Formations 11.05.2017: Monument to Ivan the Terrible Erected

Matthew 2:1-12

Statue of Ivan the Terrible (Moskva News Agency)

A bronze statue has been erected in Moscow to one of the most brutal rulers in Russian history. The monument is the first of its kind in the Russian capital and only the second in the entire country.

The statue was first placed in the city of Alexandrov, where the locals protested. It only took an hour after the statue’s installation before residents dismantled it.

Now, the monument is on display at the so-called Alley of Rulers in central Moscow. This site features thirty-three bronze statues of Russian rulers from ancient times to the 1917 Communist revolution. According to the Russian Military-Historical Society, statues of eight other leaders, including Vladimir Lenin and Boris Yeltsin, are scheduled to be erected before the end of the year.

Ivan the Terrible was as terrible as his epithet suggests. History remembers him as paranoid, erratic, and prone to sudden, rash outbursts. Low points of his reign include murdering his own son and killing off Russia’s aristocracy to consolidate his power.

We might be forgiven for scratching our heads and wondering why such a leader deserves a monument.

Ivan wasn’t the first terrible ruler, however. Herod the Great killed several of his sons as well as ordered the massacre of the entire Sanhedrin and forty-five partisans of the Hasmonean priest-king Antigonus.

The Gospel of Matthew depicts the patriarch of the Herodian dynasty as a violent, power-hungry man willing to inflict death and misery in order to secure his position at the top of the political food chain. From everything we know about this man, Matthew’s report has the ring of truth—even if there are no extrabiblical records of the Bethlehem massacre described in today’s text. Jesus was born into a world when such a man ruled the people of Israel.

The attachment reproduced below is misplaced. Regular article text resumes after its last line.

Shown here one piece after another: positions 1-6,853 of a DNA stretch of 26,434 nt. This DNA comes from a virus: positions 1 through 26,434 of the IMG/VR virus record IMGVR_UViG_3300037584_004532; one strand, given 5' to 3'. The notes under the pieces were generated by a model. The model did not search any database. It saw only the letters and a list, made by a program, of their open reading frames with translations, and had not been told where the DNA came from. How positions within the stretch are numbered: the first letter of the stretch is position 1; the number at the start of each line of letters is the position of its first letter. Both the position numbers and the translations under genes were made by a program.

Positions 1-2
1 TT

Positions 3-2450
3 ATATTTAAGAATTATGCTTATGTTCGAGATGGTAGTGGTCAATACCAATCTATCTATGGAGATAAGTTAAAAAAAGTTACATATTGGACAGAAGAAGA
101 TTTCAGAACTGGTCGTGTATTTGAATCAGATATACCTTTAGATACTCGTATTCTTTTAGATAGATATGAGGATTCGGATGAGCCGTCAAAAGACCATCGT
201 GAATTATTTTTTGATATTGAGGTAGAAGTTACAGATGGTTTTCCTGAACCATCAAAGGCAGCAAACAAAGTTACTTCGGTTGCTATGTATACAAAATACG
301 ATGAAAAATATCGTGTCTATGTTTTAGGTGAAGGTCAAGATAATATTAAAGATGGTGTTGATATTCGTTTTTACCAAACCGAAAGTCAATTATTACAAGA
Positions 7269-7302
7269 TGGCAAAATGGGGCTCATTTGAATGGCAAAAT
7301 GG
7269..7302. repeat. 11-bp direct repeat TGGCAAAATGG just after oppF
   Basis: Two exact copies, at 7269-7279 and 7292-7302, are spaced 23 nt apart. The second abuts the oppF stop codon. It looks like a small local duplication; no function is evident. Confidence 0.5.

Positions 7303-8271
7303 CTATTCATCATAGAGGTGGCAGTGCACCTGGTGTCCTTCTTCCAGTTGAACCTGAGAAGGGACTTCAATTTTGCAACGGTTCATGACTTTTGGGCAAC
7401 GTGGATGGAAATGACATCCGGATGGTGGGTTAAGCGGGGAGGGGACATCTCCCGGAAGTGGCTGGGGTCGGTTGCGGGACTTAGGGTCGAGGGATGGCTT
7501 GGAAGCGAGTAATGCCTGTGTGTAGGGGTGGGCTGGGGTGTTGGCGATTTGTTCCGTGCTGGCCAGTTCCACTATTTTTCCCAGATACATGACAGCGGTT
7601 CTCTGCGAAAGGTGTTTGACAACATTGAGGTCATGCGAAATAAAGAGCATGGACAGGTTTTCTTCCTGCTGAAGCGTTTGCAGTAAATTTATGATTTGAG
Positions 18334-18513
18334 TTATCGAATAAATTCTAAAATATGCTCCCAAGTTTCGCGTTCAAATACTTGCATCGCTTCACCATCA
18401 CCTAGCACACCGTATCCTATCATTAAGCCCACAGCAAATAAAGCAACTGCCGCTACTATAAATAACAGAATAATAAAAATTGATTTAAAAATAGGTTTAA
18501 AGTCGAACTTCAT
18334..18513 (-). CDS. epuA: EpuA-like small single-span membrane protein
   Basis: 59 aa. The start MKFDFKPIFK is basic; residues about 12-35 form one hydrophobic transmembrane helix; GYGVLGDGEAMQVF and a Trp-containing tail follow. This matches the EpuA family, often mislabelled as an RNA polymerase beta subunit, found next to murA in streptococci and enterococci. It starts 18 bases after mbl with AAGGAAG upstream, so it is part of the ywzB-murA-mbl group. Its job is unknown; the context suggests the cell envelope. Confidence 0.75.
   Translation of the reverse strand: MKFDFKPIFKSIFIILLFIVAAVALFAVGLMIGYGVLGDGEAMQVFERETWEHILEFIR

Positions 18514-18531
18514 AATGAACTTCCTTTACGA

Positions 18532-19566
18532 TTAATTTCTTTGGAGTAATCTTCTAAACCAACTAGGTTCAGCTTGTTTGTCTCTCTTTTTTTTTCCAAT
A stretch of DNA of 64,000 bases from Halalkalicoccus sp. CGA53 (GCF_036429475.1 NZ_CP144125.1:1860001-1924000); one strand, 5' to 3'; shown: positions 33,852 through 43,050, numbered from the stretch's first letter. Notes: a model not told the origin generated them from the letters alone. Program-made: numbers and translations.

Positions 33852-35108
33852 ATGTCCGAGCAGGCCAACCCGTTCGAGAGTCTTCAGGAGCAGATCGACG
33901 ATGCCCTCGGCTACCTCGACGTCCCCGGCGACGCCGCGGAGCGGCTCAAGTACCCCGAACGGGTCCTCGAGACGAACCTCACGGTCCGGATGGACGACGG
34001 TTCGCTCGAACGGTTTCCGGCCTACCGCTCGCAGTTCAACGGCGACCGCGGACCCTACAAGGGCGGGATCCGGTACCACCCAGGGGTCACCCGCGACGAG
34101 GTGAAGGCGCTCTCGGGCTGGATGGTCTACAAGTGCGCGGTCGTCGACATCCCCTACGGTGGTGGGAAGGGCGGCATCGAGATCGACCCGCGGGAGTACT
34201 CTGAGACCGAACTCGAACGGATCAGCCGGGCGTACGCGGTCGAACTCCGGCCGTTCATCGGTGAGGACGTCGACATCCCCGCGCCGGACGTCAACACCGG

“First Monument to Ivan the Terrible Erected in Moscow,” The Moscow Times, 25 Oct 2017


• What does the life and ministry of Jesus tell us about power and those who so heartlessly hold onto it?
• What is God’s assessment of King Herod’s reign?
• What might be God’s assessment of any of us when we hold too tightly to the power we have been given?

Reference Shelf

Herod’s Troubles

During the second period of [Herod’s] reign (25–13 B.C.E.), Herod engaged in a remarkable building program. Among his many accomplishments were theaters, royal palaces, numerous fortresses, and even entire gentile cities, which he built or rebuilt. The best known of the latter was Caesarea Maritima, which included a harbor he had constructed. But the most famous of his architectural masterpieces was the rebuilding of the Temple in Jerusalem. This ambitious project, the remains of which can still be seen, was begun around 20 B.C.E. It was not fully completed until 62 C.E., just before its destruction by the Romans during the war of 66–70. It was this Temple that was known by Jesus and his disciples.

This period also saw Herod’s total disregard for Jewish Law. This can be clearly seen in his introduction of games to honor Caesar. Politically he was a significant and successful ruler who enjoyed considerable favor with Rome.